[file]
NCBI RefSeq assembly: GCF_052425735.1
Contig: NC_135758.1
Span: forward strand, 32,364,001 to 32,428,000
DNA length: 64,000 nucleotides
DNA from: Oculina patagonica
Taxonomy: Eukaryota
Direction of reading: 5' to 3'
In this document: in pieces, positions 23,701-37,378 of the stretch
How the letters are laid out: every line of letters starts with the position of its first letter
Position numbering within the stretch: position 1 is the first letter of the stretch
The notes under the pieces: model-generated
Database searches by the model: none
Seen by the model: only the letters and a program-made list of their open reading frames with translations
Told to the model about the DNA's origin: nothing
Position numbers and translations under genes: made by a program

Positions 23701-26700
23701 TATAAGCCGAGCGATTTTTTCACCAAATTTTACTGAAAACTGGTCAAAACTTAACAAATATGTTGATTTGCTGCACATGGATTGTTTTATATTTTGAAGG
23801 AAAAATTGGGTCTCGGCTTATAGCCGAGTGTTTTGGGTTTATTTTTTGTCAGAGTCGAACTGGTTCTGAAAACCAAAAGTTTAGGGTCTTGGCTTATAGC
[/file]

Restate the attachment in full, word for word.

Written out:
NCBI RefSeq assembly: GCF_052425735.1
Contig: NC_135758.1
Span: forward strand, 32,364,001 to 32,428,000
DNA length: 64,000 nucleotides
DNA from: Oculina patagonica
Taxonomy: Eukaryota
Direction of reading: 5' to 3'
In this document: in pieces, positions 23,701-37,378 of the stretch
How the letters are laid out: every line of letters starts with the position of its first letter
Position numbering within the stretch: position 1 is the first letter of the stretch
The notes under the pieces: model-generated
Database searches by the model: none
Seen by the model: only the letters and a program-made list of their open reading frames with translations
Told to the model about the DNA's origin: nothing
Position numbers and translations under genes: made by a program

Positions 23701-26700
23701 TATAAGCCGAGCGATTTTTTCACCAAATTTTACTGAAAACTGGTCAAAACTTAACAAATATGTTGATTTGCTGCACATGGATTGTTTTATATTTTGAAGG
23801 AAAAATTGGGTCTCGGCTTATAGCCGAGTGTTTTGGGTTTATTTTTTGTCAGAGTCGAACTGGTTCTGAAAACCAAAAGTTTAGGGTCTTGGCTTATAGC